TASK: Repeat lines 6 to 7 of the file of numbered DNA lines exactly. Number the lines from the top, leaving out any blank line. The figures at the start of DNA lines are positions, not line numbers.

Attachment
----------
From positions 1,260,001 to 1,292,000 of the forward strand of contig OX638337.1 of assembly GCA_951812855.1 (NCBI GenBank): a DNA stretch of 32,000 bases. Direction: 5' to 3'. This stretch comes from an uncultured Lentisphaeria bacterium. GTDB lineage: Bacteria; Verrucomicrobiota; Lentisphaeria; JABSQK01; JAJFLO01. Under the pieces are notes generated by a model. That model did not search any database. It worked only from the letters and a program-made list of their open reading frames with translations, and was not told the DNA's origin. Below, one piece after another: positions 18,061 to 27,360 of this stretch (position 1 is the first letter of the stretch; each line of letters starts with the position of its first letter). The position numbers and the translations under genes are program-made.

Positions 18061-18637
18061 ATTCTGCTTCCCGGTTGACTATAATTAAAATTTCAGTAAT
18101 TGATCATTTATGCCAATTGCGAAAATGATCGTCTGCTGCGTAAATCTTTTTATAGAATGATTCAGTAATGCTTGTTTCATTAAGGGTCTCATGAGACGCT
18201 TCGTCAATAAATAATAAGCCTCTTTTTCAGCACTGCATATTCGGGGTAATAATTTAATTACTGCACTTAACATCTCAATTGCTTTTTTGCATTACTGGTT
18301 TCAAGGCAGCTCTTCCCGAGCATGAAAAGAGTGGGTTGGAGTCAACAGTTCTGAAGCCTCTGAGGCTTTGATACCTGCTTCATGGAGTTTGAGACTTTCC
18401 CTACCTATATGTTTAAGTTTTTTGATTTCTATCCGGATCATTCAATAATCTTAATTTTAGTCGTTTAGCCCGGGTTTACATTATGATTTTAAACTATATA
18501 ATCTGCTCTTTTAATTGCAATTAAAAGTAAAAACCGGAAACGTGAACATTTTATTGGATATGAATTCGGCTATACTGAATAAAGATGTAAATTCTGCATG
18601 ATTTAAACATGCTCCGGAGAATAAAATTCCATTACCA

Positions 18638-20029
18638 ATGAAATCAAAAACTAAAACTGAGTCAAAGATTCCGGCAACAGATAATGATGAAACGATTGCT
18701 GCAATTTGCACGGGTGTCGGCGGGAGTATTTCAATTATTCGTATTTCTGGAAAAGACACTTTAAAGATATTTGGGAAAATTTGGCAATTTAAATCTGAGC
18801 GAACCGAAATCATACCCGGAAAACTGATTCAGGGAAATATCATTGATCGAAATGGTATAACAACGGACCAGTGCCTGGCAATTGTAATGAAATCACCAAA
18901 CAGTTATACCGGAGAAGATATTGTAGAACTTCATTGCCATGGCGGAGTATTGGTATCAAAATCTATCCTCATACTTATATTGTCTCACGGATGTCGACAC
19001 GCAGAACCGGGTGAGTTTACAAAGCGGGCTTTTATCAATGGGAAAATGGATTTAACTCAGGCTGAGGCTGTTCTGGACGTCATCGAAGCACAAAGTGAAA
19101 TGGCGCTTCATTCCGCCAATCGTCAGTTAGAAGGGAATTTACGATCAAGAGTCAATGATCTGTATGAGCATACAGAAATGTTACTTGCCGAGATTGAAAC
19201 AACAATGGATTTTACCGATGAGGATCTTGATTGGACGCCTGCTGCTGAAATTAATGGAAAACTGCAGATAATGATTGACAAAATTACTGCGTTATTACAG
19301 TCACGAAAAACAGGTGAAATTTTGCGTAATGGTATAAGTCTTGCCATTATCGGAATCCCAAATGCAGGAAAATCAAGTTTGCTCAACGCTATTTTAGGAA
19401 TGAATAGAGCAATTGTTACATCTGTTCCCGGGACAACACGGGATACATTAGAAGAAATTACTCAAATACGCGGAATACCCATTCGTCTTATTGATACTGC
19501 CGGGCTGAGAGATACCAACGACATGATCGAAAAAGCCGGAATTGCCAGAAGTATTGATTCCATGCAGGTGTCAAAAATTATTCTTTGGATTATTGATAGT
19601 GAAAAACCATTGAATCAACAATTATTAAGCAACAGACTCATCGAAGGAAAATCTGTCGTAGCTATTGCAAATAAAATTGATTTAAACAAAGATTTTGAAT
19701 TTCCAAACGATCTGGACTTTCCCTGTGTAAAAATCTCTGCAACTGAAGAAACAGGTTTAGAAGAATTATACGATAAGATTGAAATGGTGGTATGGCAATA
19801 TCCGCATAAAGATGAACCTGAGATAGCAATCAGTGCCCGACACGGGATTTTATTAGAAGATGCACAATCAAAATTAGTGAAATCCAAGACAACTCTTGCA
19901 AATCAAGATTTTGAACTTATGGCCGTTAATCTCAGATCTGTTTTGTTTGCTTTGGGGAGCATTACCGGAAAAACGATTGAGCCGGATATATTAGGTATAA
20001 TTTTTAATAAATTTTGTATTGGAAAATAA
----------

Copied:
18301 TCAAGGCAGCTCTTCCCGAGCATGAAAAGAGTGGGTTGGAGTCAACAGTTCTGAAGCCTCTGAGGCTTTGATACCTGCTTCATGGAGTTTGAGACTTTCC
18401 CTACCTATATGTTTAAGTTTTTTGATTTCTATCCGGATCATTCAATAATCTTAATTTTAGTCGTTTAGCCCGGGTTTACATTATGATTTTAAACTATATA